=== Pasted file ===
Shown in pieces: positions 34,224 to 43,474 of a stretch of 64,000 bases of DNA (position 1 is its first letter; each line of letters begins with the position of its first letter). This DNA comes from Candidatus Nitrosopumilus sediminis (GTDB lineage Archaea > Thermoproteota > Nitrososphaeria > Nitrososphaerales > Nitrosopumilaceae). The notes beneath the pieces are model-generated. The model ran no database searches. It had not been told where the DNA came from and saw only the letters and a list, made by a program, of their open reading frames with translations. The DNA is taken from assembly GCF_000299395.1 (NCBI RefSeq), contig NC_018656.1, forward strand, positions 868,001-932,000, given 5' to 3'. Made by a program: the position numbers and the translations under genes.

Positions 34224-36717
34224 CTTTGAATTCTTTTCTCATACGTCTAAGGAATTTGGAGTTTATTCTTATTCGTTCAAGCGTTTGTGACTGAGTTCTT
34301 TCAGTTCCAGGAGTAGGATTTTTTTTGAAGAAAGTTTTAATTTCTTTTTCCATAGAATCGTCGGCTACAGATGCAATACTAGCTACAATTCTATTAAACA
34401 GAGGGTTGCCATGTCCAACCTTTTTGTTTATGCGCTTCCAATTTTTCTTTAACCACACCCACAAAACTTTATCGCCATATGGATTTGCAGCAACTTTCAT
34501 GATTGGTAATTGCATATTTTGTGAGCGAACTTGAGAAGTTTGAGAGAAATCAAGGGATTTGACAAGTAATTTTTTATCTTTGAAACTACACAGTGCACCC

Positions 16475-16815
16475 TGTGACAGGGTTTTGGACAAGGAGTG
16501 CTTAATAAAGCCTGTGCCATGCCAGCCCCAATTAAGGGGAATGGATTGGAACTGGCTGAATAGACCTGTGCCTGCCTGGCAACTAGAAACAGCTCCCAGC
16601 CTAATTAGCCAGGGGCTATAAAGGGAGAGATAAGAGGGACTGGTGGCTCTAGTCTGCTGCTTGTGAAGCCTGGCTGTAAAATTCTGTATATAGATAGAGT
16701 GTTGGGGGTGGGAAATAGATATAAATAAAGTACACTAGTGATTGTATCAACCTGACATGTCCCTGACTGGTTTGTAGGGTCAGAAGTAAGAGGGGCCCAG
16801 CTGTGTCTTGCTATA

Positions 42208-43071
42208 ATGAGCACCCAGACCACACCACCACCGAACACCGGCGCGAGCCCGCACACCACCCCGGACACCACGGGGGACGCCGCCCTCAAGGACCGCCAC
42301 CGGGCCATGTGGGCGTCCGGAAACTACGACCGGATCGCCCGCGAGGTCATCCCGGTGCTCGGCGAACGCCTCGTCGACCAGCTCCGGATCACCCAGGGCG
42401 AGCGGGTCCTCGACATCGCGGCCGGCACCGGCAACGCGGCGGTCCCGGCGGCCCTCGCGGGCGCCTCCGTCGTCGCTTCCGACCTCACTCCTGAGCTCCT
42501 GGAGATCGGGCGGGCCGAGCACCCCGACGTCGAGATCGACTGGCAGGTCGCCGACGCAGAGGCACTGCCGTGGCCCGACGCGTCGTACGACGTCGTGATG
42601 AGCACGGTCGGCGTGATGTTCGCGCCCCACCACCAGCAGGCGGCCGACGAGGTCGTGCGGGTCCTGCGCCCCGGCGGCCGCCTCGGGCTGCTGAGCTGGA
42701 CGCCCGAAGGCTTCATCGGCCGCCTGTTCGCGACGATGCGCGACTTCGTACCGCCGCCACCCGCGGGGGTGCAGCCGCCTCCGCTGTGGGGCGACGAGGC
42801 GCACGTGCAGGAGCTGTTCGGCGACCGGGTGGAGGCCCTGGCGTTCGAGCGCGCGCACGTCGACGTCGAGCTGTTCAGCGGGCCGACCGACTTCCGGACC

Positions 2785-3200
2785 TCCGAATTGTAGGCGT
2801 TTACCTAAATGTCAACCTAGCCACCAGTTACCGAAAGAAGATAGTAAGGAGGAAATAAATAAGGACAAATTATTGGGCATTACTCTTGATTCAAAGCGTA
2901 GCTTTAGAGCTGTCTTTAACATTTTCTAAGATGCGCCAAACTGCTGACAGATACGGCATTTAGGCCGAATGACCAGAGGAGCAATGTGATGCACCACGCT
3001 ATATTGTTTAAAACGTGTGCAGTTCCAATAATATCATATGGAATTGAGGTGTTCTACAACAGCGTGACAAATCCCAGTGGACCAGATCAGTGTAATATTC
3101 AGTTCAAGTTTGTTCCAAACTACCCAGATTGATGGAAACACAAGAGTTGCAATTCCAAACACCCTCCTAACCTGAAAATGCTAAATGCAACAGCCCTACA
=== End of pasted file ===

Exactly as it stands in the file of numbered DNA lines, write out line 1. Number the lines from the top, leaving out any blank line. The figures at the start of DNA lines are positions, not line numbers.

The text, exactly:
Shown in pieces: positions 34,224 to 43,474 of a stretch of 64,000 bases of DNA (position 1 is its first letter; each line of letters begins with the position of its first letter). This DNA comes from Candidatus Nitrosopumilus sediminis (GTDB lineage Archaea > Thermoproteota > Nitrososphaeria > Nitrososphaerales > Nitrosopumilaceae). The notes beneath the pieces are model-generated. The model ran no database searches. It had not been told where the DNA came from and saw only the letters and a list, made by a program, of their open reading frames with translations. The DNA is taken from assembly GCF_000299395.1 (NCBI RefSeq), contig NC_018656.1, forward strand, positions 868,001-932,000, given 5' to 3'. Made by a program: the position numbers and the translations under genes.